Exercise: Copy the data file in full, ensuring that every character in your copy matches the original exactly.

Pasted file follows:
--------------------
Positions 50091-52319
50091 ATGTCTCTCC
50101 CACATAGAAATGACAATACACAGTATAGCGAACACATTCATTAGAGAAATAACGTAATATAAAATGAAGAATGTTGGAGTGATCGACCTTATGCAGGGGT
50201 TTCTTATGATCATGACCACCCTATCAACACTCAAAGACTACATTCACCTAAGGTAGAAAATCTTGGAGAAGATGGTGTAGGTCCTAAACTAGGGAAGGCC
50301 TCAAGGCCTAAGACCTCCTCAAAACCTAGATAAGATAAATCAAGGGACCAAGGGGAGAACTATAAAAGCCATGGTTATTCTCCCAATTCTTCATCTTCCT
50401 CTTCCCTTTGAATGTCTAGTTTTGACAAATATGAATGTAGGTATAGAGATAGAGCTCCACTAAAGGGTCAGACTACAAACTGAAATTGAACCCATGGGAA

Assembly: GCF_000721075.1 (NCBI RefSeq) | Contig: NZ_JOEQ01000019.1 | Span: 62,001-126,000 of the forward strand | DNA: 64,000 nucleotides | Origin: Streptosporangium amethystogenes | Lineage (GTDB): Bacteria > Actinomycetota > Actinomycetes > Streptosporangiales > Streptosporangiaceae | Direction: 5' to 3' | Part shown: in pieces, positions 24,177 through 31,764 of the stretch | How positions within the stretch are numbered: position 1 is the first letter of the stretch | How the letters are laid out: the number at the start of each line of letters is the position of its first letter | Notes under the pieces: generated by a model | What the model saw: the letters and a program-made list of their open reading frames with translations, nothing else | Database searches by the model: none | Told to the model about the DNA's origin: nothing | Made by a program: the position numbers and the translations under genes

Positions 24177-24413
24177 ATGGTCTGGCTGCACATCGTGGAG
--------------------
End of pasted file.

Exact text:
Positions 50091-52319
50091 ATGTCTCTCC
50101 CACATAGAAATGACAATACACAGTATAGCGAACACATTCATTAGAGAAATAACGTAATATAAAATGAAGAATGTTGGAGTGATCGACCTTATGCAGGGGT
50201 TTCTTATGATCATGACCACCCTATCAACACTCAAAGACTACATTCACCTAAGGTAGAAAATCTTGGAGAAGATGGTGTAGGTCCTAAACTAGGGAAGGCC
50301 TCAAGGCCTAAGACCTCCTCAAAACCTAGATAAGATAAATCAAGGGACCAAGGGGAGAACTATAAAAGCCATGGTTATTCTCCCAATTCTTCATCTTCCT
50401 CTTCCCTTTGAATGTCTAGTTTTGACAAATATGAATGTAGGTATAGAGATAGAGCTCCACTAAAGGGTCAGACTACAAACTGAAATTGAACCCATGGGAA

Assembly: GCF_000721075.1 (NCBI RefSeq) | Contig: NZ_JOEQ01000019.1 | Span: 62,001-126,000 of the forward strand | DNA: 64,000 nucleotides | Origin: Streptosporangium amethystogenes | Lineage (GTDB): Bacteria > Actinomycetota > Actinomycetes > Streptosporangiales > Streptosporangiaceae | Direction: 5' to 3' | Part shown: in pieces, positions 24,177 through 31,764 of the stretch | How positions within the stretch are numbered: position 1 is the first letter of the stretch | How the letters are laid out: the number at the start of each line of letters is the position of its first letter | Notes under the pieces: generated by a model | What the model saw: the letters and a program-made list of their open reading frames with translations, nothing else | Database searches by the model: none | Told to the model about the DNA's origin: nothing | Made by a program: the position numbers and the translations under genes

Positions 24177-24413
24177 ATGGTCTGGCTGCACATCGTGGAG